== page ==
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Resting in God

Added by Holger Bergner on June 1, 2013. · No Comments · Share this Post

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Photo credit: Mario Inoportuno via Photopin cc

By Maria Vernon:

I have a riddle for you. What could seem to make a little more work now‚ but save much more work in the long run?

Here are some hints. It is mentioned repeatedly in the Bible, and those who have accomplished the most for God have all depended on it. It is a life-altering concept, but also one that is often hard to grasp because it goes contrary to natural reasoning.The answer is “resting in God.” That means stopping what we’re doing and taking a little time to get quiet and plug in to God in spirit in order to be renewed and regenerated. Then we need to learn to take that restful spirit with us as we go back to whatever we were doing, so circumstances won’t weigh so heavily on us and eventually wear us out.

Come to Me, all you who labor and are heavy laden, and I will give you rest. Take My yoke upon you and learn from Me, for I am gentle and lowly in heart, and you will find rest for your souls. For My yoke is easy and My burden is light. —Matthew 11:28–30

It sounds simple enough, but it’s not always easy to do, especially at first. One big reason is that it goes against our natural bent. When we have so much to do, the last thing we feel like doing is slowing down, taking time to pray and read God’s Word, and letting Him speak to us. That’s not what we feel like doing or what seems sensible when we have a deadline or life is speeding along all around us.

But if we look at the lives of those who have done great things for God, we find many examples of people who relied on this principle. In fact, Jesus Himself needed such times of resting and refilling, according to several accounts in the Gospels. One says that having risen long before daylight, He went to a solitary place to pray.1 Another says that He continued all night in prayer to God,2 and another that it was His custom to go to the Mount of Olives to pray.3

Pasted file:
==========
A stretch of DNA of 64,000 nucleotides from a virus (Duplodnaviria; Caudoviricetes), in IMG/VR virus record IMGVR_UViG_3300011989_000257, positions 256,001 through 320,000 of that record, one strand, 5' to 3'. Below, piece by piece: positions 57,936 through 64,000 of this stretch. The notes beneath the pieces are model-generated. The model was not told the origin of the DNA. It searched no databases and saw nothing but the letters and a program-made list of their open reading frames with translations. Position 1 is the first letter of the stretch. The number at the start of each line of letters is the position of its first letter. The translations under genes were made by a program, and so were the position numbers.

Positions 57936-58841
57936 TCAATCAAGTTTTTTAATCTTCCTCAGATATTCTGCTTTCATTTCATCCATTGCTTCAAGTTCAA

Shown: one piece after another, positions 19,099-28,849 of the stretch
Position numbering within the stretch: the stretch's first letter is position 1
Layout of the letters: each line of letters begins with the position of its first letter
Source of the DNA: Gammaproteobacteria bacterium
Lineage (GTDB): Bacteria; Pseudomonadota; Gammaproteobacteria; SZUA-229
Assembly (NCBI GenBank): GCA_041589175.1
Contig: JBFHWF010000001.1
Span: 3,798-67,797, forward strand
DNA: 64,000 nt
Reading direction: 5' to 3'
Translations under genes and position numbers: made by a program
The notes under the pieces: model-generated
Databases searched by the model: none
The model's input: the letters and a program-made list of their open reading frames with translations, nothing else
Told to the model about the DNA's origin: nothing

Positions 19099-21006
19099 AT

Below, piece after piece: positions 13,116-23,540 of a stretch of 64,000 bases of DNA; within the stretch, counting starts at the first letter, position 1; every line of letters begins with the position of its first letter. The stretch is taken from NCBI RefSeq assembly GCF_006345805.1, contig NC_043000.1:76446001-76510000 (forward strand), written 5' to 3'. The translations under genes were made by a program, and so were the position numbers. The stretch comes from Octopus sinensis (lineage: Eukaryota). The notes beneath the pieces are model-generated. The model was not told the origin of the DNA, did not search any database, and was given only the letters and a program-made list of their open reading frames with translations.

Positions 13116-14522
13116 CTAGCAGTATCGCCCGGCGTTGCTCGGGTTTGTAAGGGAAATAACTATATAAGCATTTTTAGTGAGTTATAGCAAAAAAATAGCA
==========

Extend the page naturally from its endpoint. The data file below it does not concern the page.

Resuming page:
Most of us need a major change of mindset in this regard. We need to stop thinking we have so much to do that we had better get started, and instead think, Wonderful! Jesus, here is an opportunity for You to step in and help as only You can.

We can’t learn to rest in the Lord if we’re not doing our part by pulling away from the fray. If we’ve been busy, busy, busy, then when our spirits need a rest we are usually swamped with thoughts about all there still is to do.

But if we can get in the habit of stopping our work long enough to turn our concerns over to God and draw new strength and inspiration from Him, we won’t be so tied into the vicious cycle of pushing ourselves beyond our limits and falling further behind. Instead, we will create a positive cycle where He strengthens us for the tasks at hand, and as a result we will have more faith to place our burdens on His shoulders and trust Him to take care of things.

We all want to feel that peace and contentment and wisdom that God can give us when we spend time with Him, but the test comes when we go back to work. All too often we leave the realm of calm and peace and infinite possibilities, and start trying to do everything we can—and before we know it, we’re back in the rat race.

Resting in God means not trying to bear the burdens ourselves. It means continually putting them back on God’s shoulders. It means doing our part in prayer, so He can do the heavy lifting. It means valuing our time with God enough to make time for it, and because of that, having more of His blessings and Spirit in everything we do, because we’ve given the weight to God through prayer, rather than trying to carry it ourselves.

It’s easy to get on our own little “treadmill” and feel that we have to keep running to keep up, and yet feel like we’re not really getting anywhere. We need to have enough sense, before we get to that point, to step off and ask God to help us get in step with Him again.

Making the change can start a cycle of strength, relief from pressure, and real progress. If we’re resting in God‚ if we’re taking time with Him, if we’re pushing our burdens onto His strong shoulders and letting Him work in the spirit, we’ll have the strength and the time for anything and everything else we really need to do.

  1. Mark 1:35
  2. Luke 6:12
  3. Luke 22:39,41

Photo credit: Mario Inoportuno via Photopin cc

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